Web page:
I used to make documentary films, so I've seen a lot of them and am not easily impressed. #That said, I enthusiastically recommend to you a 71-minute documentary called 'The True Meaning of Pictures: Shelby Lee Adams' Appalachia'. #I got it from Netflix.
Adams is a professional photographer who uses a large-format camera to make stunning family portraits of folks in Eastern Kentucky who live mostly "at the head of the holler", those farthest from the hard top roads and closest to the old ways. #The documentary is a combination of these photos and video coverage of Adams visiting and photographing different families, some of whom he's been visiting for 30 years. #The contents of the film include interviews with old timers, and front porch gatherings as well as more exotic subjects like home funerals, snake handling, and the practice of keeping at home severely physically and mentally challenged children rather than institutionalizing them.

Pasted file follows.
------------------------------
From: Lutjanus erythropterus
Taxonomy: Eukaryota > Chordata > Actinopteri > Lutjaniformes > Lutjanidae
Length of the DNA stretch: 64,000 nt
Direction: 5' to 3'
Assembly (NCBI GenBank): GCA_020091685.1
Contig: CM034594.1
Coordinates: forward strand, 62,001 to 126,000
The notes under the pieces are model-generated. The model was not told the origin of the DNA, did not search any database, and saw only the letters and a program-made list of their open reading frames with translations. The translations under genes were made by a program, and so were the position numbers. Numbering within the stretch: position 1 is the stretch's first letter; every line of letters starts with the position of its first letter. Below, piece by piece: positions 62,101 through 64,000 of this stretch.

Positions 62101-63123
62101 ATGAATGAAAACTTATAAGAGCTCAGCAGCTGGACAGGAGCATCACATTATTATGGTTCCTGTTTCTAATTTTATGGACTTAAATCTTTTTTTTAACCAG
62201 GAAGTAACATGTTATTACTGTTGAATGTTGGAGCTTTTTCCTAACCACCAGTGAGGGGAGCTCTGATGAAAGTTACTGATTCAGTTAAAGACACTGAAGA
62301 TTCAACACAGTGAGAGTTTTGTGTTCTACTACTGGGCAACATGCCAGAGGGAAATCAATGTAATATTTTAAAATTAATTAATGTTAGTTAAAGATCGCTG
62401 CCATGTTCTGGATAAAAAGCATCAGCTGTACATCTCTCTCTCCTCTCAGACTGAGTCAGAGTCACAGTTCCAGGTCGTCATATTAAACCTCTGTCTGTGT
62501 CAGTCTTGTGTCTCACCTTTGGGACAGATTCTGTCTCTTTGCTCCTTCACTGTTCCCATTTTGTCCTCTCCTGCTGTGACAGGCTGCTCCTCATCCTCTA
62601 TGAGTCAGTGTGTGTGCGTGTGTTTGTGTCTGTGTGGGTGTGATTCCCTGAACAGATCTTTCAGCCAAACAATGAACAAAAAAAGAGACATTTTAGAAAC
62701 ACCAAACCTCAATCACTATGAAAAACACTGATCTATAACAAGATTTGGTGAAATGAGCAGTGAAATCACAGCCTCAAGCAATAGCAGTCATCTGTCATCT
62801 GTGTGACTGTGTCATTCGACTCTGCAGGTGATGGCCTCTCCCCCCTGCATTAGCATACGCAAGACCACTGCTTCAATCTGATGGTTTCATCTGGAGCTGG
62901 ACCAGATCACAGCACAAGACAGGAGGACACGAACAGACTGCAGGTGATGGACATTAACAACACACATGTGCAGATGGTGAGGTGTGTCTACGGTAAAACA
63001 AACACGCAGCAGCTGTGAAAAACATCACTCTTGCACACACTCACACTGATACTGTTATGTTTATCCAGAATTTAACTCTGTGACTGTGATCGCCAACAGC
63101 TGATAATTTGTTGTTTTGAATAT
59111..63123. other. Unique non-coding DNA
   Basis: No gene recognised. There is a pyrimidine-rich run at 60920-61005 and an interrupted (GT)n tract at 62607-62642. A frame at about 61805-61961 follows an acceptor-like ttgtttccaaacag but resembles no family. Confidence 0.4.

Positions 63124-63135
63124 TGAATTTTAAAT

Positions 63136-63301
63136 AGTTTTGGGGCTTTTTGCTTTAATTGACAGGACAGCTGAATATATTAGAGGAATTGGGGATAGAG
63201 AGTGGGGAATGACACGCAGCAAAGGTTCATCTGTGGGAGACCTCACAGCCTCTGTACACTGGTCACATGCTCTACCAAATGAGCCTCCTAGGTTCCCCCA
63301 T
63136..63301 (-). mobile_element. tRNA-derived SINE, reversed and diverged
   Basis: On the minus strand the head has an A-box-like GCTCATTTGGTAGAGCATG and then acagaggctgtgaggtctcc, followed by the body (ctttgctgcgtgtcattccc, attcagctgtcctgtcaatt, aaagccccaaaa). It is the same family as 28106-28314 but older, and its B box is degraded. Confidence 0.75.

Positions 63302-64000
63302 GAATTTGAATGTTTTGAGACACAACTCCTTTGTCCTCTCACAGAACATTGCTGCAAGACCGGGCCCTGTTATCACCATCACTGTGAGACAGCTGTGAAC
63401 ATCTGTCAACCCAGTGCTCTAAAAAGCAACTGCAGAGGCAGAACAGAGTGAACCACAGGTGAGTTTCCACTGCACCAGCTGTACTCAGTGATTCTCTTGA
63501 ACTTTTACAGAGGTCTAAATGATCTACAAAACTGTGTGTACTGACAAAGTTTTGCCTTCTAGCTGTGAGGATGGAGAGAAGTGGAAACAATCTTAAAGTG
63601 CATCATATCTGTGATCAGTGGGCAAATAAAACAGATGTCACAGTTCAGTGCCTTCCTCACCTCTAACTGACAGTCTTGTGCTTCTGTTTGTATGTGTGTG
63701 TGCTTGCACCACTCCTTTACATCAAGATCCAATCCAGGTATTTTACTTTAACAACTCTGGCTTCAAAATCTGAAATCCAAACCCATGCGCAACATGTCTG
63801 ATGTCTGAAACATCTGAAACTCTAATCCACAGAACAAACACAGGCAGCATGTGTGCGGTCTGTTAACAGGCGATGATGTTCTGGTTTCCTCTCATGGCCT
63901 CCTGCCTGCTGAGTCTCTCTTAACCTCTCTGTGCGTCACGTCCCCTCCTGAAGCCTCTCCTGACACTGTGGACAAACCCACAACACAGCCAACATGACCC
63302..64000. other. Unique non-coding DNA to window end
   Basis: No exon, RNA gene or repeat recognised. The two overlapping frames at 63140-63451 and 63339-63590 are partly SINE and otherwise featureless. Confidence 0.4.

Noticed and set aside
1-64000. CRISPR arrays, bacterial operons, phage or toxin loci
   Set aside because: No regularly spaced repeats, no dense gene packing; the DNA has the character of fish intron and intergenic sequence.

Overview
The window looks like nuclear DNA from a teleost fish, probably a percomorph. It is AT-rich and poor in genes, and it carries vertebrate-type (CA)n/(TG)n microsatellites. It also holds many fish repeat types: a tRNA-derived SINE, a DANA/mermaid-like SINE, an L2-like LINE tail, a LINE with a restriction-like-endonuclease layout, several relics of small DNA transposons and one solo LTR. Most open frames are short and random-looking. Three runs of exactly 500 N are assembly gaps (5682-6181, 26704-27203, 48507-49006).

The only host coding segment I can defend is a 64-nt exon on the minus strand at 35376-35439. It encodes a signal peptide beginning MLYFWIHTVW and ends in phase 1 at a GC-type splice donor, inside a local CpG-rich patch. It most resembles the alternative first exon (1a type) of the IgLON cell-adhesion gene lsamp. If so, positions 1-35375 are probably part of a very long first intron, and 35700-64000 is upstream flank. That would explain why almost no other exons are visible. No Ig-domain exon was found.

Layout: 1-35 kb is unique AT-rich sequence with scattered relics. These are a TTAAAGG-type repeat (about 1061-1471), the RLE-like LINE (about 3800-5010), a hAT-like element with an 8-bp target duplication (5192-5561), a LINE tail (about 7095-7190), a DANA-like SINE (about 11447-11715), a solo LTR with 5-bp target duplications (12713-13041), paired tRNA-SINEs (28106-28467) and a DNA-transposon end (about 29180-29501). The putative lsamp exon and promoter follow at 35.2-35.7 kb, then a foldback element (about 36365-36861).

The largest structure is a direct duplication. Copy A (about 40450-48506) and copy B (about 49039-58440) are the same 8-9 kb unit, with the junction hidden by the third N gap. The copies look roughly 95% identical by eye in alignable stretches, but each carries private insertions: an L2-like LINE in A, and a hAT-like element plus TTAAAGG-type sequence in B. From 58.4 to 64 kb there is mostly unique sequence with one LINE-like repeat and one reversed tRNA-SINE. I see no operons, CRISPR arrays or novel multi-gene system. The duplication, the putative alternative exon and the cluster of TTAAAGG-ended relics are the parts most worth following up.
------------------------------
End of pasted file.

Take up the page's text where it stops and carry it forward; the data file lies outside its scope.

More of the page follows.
MANDATORY MANDOLIN CONTENT: One sequence features a sole mandolinist picking some modal tuning on an (unplugged) Gibson 50's A model with a couple of electric knobs in the spruce top. #He sounded a lot like a dulcimer, and it felt like an authentic regional style - I really liked it. #
There is some fabulously powerful music in the film - not a lot of it, always in context (i.e. you see the player, who is the dad or grandmother of the family, on their front steps, etc.)
Authentic as dirt.